Which problem has your focus?

Updated: Sep 20


I've been fighting a losing battle with moles in my yard for the last month. I've set traps and bait. Smashed trails...and all it seems to be doing is spurring them on to do more damage. Every morning there are more hills and I don't mean little hills, some of them are 8-12" high a RIGHT NEXT to the trap.


They obviously have a sense of humor...where I am losing mine.


Then my husband so eloquently pointed out that I was only addressing the problem as I saw it, moles doing damage to my property.


That got me to thinking, we kind of do this in life don't we? And those of us to are responsible for leading others can sometimes spend a lot of time putting out fires. Sometimes that feels like that's all we do, addressing the problem as we see it.


If you have a person or even your team that consistently is creating issues that need to be solved, why do you rush in and solve that problem? Why not let them dig themselves out of the hole? Or, if that's not possible, maybe slow down and take a step back to look at the root cause of what is happening. Why do they keep repeating the same mistakes? Why are they making the choices they are making? And keep digging down (or asking why) until you get to the underlying issue. Then fix it there so all of you can move on to more productive endeavors.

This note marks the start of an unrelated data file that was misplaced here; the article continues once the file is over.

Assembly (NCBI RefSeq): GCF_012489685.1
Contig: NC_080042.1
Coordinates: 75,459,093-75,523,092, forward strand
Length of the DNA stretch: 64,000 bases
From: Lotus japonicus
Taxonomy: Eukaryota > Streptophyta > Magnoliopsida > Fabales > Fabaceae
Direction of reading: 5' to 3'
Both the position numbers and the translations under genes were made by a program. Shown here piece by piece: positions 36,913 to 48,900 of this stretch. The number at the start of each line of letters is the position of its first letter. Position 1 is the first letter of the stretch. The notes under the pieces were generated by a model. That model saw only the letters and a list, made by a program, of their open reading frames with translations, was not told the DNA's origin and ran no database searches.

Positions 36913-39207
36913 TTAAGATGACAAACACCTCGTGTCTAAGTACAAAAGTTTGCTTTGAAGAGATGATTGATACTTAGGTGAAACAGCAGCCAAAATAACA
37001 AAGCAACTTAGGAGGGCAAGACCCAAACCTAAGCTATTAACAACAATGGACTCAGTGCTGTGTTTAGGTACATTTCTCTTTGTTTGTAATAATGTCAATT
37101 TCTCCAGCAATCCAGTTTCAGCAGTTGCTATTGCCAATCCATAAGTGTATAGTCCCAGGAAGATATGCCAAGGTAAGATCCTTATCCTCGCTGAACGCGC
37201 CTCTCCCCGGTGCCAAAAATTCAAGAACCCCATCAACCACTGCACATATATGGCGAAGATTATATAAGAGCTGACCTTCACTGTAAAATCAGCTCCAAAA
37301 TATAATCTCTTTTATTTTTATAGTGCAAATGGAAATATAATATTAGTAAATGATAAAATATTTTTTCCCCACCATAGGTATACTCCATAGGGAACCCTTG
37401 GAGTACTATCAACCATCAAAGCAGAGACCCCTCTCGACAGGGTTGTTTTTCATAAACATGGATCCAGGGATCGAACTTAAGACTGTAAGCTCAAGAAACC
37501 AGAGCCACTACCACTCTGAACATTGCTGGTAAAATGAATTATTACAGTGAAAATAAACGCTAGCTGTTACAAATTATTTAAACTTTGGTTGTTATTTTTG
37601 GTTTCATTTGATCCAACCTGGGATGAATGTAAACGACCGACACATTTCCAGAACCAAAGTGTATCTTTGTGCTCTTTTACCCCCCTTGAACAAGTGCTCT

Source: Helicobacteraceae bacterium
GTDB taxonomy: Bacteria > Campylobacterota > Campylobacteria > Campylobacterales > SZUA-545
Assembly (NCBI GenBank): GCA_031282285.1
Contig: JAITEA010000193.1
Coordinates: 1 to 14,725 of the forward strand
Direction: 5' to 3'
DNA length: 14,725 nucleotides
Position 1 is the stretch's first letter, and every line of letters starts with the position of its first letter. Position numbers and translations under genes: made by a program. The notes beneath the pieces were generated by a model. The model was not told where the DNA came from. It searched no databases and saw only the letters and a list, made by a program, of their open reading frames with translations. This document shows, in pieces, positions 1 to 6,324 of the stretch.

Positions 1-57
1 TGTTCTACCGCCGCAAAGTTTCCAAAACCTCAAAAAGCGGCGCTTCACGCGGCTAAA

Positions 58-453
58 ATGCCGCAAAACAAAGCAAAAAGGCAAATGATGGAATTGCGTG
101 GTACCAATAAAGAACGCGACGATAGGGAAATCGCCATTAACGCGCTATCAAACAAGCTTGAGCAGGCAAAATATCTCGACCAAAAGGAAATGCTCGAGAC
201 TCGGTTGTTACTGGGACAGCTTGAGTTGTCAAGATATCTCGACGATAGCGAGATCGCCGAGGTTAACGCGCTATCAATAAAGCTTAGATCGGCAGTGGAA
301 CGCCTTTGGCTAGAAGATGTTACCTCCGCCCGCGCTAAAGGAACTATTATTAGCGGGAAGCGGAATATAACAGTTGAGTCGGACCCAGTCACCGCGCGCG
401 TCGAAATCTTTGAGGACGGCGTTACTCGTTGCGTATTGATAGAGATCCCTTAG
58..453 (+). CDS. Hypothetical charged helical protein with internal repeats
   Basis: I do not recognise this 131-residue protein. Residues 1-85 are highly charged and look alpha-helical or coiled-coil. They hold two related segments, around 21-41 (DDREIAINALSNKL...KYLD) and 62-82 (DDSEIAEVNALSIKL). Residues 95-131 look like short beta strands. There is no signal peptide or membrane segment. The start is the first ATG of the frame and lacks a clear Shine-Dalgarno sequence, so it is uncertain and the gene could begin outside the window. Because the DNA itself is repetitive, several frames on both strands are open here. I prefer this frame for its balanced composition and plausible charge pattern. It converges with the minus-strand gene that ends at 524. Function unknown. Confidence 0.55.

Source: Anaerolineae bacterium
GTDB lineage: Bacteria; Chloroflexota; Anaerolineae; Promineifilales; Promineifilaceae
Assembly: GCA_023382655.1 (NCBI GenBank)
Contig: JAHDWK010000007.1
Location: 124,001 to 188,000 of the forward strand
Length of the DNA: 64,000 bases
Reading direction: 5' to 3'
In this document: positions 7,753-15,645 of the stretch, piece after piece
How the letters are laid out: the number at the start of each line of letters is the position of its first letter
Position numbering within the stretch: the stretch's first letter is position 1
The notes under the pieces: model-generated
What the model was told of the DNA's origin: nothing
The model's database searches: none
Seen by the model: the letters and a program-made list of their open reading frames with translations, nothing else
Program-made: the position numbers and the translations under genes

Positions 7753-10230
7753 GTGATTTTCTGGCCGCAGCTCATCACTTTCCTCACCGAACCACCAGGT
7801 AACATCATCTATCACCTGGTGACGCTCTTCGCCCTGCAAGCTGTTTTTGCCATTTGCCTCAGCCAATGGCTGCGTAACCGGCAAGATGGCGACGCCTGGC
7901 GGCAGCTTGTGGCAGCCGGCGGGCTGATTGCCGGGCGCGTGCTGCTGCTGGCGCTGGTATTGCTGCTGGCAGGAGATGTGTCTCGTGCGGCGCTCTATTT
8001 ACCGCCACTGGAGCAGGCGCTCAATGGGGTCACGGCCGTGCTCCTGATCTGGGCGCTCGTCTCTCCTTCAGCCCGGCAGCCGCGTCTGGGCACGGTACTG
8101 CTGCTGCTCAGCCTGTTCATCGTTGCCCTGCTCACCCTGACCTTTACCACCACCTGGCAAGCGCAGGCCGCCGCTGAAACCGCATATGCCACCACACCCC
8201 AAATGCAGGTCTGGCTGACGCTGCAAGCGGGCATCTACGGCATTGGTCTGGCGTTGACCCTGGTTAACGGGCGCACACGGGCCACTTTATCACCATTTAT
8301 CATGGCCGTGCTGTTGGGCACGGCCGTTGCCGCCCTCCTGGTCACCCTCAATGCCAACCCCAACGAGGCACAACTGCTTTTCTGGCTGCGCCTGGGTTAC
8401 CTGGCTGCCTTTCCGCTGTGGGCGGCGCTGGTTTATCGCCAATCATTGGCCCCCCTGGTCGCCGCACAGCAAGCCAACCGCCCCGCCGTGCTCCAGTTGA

My husband wasn't doing much to help me with the mole issue other than laughing at my Bill Murray references and my utter frustration as a mole catcher. Then he says, "Renata...you just need to kill their food. We need to get rid of the grubs." Right...so I can address the root problem or I might just end up like Bill Murray in Caddyshack and start lighting some dynamite no matter the outcome.


I have 5 bags of organic grub control arriving tomorrow.


Lead with greatness everyone.

-Renata


Go on over to Facebook so we can discuss!